“I think it’s either Trump, Rubio or Cruz, with Cruz the least likely of those three to go all the way”

    -Same here. I hope Bush, Christie, and Kasich put a dent into Rubio in NH, allowing Trump to come away with the gold.

  28. Gravatar of BC BC
    2. February 2016 at 07:21

    Scott: “Seems to me that Rubio’s chances of getting the nomination just went up at least 5 or 10 points.”

    In this betting market [https://www.electionbettingodds.com/], Rubio surged yesterday by 23 points and now has greater than 50% chance of winning. Trump fell by 17 points.

  29. Gravatar of BC BC
    2. February 2016 at 07:25

    Scott: “Recall that the Fed raised rates in December TO PREVENT THE ECONOMY FROM OVERHEATING.”

    Mission accomplished.

  30. Gravatar of Chris Brown Chris Brown
    2. February 2016 at 08:22

    “I would love for someone to explain how the American economic “catastrophe” wreaked havoc on the world back in 2008.”

    Here goes:
    – unregulated shadow banking system (e.g. bank SPVs, conduits) and the securitisation market had a big exposuse to US sub-prime
    – nearly all (>80%) of the investors in these vehicles where short term, low risk investors who thought they had 100% safe, AAA collateral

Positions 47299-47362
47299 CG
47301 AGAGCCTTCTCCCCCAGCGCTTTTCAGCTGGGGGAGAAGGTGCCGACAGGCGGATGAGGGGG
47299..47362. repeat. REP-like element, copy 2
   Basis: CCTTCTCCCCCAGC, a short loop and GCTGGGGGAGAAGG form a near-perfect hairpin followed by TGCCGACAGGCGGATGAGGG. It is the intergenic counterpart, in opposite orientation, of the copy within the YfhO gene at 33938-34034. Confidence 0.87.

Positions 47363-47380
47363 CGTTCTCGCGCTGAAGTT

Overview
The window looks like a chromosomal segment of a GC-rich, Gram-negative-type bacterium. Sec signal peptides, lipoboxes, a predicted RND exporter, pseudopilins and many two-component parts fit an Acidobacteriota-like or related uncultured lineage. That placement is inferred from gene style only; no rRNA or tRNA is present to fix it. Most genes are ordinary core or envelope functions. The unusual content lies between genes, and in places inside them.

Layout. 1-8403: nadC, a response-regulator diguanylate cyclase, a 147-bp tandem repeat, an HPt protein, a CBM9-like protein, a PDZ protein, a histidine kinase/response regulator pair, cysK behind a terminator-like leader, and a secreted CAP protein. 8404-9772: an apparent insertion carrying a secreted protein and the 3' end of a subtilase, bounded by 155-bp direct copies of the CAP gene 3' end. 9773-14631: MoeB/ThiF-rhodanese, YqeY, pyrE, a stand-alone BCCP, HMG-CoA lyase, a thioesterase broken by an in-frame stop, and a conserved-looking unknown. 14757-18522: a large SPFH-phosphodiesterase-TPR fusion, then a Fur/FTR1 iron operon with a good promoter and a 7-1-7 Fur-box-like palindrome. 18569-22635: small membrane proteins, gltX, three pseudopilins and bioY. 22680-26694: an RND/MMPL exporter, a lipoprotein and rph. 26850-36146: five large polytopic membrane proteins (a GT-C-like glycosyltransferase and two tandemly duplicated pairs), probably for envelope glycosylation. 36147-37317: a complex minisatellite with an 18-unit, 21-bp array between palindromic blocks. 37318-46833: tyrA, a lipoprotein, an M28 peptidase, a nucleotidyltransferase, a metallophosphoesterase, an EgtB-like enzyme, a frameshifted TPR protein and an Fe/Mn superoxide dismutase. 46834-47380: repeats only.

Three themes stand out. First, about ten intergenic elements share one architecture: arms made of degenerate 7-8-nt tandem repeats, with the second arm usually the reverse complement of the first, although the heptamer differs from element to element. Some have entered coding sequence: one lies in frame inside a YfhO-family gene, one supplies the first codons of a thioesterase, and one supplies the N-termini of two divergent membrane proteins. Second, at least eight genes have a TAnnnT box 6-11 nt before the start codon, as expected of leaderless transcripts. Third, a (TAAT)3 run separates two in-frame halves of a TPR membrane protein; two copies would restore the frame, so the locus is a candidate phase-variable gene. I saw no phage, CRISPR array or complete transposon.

– when sub-prime started to look scary they pulled their money from anywhere that looked like it had sub-prime exposure: including European Banks, Bear Stearns, money market funds
    – the banks were also sitting on trillions of revolver lines that could be called at any times
    – shutting of securitisation market also hit the mortgage markets and leveraged loan markets hard; banks were in no position to meet to collapse in supply
    – result: no new risky loans, everyone selling assets to raise cash, credit crunch
    – falling asset prices = insolvent banks, government support needed
    – sudden stop in supply of credit = fear up, teasuries the only OK asset class, cost of capital up, recession